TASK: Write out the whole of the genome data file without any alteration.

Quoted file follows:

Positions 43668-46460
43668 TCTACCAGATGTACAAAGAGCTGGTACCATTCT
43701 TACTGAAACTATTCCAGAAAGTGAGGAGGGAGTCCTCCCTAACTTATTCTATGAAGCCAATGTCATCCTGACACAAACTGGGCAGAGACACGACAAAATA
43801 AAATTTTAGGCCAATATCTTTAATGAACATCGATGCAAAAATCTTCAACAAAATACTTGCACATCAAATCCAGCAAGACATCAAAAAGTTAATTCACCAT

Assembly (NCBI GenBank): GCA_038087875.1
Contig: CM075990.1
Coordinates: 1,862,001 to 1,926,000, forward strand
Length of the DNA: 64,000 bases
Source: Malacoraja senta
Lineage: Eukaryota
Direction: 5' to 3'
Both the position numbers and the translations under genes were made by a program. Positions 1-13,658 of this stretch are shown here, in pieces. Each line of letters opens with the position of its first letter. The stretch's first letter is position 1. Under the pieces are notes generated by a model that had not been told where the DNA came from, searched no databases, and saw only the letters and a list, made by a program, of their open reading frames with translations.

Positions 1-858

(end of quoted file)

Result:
Positions 43668-46460
43668 TCTACCAGATGTACAAAGAGCTGGTACCATTCT
43701 TACTGAAACTATTCCAGAAAGTGAGGAGGGAGTCCTCCCTAACTTATTCTATGAAGCCAATGTCATCCTGACACAAACTGGGCAGAGACACGACAAAATA
43801 AAATTTTAGGCCAATATCTTTAATGAACATCGATGCAAAAATCTTCAACAAAATACTTGCACATCAAATCCAGCAAGACATCAAAAAGTTAATTCACCAT

Assembly (NCBI GenBank): GCA_038087875.1
Contig: CM075990.1
Coordinates: 1,862,001 to 1,926,000, forward strand
Length of the DNA: 64,000 bases
Source: Malacoraja senta
Lineage: Eukaryota
Direction: 5' to 3'
Both the position numbers and the translations under genes were made by a program. Positions 1-13,658 of this stretch are shown here, in pieces. Each line of letters opens with the position of its first letter. The stretch's first letter is position 1. Under the pieces are notes generated by a model that had not been told where the DNA came from, searched no databases, and saw only the letters and a list, made by a program, of their open reading frames with translations.

Positions 1-858